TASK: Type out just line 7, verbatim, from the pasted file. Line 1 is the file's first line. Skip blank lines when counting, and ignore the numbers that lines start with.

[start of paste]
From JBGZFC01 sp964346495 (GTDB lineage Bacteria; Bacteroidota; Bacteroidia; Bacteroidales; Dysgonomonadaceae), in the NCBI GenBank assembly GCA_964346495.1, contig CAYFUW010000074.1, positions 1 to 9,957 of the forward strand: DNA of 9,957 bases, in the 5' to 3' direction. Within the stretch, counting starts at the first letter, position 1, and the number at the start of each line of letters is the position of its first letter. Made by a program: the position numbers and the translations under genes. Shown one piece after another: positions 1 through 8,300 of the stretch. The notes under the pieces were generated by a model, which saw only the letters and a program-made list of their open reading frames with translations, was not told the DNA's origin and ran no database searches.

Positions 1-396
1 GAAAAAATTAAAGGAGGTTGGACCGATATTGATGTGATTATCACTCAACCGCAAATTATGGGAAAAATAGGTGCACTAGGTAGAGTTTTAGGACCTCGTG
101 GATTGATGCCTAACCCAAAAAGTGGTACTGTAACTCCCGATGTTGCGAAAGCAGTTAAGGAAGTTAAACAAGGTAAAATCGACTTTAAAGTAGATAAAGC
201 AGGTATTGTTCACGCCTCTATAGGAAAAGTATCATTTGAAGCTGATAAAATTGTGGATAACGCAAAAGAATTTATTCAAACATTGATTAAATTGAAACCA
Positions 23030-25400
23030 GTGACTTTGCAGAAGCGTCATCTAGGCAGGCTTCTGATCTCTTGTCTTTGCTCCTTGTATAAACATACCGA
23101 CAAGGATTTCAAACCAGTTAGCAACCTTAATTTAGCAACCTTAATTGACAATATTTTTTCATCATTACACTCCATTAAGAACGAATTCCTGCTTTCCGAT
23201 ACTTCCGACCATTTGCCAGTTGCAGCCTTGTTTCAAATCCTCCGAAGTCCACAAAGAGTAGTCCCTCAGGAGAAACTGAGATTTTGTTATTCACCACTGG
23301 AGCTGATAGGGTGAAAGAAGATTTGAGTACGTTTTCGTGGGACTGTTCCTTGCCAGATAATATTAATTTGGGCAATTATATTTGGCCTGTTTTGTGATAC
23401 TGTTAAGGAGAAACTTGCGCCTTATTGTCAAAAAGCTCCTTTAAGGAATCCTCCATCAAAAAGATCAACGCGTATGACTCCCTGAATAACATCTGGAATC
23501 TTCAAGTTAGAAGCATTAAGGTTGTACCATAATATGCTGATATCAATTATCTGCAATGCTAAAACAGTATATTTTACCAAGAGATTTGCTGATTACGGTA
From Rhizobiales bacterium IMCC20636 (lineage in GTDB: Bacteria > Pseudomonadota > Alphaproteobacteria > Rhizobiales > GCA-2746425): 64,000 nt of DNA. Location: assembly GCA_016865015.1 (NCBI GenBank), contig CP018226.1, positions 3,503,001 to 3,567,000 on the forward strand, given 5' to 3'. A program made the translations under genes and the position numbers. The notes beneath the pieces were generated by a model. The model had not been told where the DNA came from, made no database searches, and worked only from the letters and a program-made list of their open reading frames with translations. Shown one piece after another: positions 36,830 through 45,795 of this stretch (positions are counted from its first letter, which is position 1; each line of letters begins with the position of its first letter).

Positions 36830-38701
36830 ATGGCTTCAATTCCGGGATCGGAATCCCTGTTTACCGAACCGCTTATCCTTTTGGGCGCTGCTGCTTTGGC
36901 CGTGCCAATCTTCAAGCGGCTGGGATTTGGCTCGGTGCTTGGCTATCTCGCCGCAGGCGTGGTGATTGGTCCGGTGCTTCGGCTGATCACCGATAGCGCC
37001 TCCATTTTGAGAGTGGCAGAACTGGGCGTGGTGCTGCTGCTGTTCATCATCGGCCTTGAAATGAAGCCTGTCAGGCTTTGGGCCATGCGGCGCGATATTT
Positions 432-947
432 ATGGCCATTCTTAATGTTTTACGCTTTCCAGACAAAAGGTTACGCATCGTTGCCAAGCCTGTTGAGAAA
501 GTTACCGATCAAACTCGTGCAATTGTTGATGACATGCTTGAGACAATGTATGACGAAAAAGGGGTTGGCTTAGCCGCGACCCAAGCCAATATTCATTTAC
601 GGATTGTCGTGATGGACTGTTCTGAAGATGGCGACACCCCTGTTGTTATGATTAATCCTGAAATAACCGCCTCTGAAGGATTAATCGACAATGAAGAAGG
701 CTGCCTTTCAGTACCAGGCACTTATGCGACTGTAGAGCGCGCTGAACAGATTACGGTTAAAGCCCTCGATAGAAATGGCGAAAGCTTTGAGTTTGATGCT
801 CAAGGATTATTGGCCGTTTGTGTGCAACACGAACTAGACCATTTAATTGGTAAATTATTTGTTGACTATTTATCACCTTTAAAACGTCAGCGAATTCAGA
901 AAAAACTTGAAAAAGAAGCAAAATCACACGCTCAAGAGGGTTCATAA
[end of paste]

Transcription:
23030 GTGACTTTGCAGAAGCGTCATCTAGGCAGGCTTCTGATCTCTTGTCTTTGCTCCTTGTATAAACATACCGA